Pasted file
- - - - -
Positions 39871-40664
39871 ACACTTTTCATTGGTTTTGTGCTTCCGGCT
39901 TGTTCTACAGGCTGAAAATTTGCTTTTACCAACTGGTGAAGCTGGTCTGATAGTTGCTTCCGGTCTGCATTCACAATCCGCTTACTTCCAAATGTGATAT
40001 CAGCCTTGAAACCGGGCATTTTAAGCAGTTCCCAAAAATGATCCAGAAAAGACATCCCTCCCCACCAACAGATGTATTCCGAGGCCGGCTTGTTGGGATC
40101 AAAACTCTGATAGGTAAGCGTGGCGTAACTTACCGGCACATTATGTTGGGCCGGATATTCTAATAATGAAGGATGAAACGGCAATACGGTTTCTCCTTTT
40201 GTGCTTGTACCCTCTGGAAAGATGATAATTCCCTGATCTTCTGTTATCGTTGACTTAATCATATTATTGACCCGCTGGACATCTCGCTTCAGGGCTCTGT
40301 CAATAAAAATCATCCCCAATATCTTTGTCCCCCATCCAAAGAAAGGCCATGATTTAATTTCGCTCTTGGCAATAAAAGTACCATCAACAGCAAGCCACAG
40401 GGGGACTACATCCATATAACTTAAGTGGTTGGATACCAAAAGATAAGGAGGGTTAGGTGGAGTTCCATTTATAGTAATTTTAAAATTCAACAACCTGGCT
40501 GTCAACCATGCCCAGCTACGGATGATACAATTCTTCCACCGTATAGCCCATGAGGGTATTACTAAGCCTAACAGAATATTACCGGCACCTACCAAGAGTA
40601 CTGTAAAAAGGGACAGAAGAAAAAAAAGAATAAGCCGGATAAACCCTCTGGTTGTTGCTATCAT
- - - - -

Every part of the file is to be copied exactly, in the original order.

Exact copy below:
Positions 39871-40664
39871 ACACTTTTCATTGGTTTTGTGCTTCCGGCT
39901 TGTTCTACAGGCTGAAAATTTGCTTTTACCAACTGGTGAAGCTGGTCTGATAGTTGCTTCCGGTCTGCATTCACAATCCGCTTACTTCCAAATGTGATAT
40001 CAGCCTTGAAACCGGGCATTTTAAGCAGTTCCCAAAAATGATCCAGAAAAGACATCCCTCCCCACCAACAGATGTATTCCGAGGCCGGCTTGTTGGGATC
40101 AAAACTCTGATAGGTAAGCGTGGCGTAACTTACCGGCACATTATGTTGGGCCGGATATTCTAATAATGAAGGATGAAACGGCAATACGGTTTCTCCTTTT
40201 GTGCTTGTACCCTCTGGAAAGATGATAATTCCCTGATCTTCTGTTATCGTTGACTTAATCATATTATTGACCCGCTGGACATCTCGCTTCAGGGCTCTGT
40301 CAATAAAAATCATCCCCAATATCTTTGTCCCCCATCCAAAGAAAGGCCATGATTTAATTTCGCTCTTGGCAATAAAAGTACCATCAACAGCAAGCCACAG
40401 GGGGACTACATCCATATAACTTAAGTGGTTGGATACCAAAAGATAAGGAGGGTTAGGTGGAGTTCCATTTATAGTAATTTTAAAATTCAACAACCTGGCT
40501 GTCAACCATGCCCAGCTACGGATGATACAATTCTTCCACCGTATAGCCCATGAGGGTATTACTAAGCCTAACAGAATATTACCGGCACCTACCAAGAGTA
40601 CTGTAAAAAGGGACAGAAGAAAAAAAAGAATAAGCCGGATAAACCCTCTGGTTGTTGCTATCAT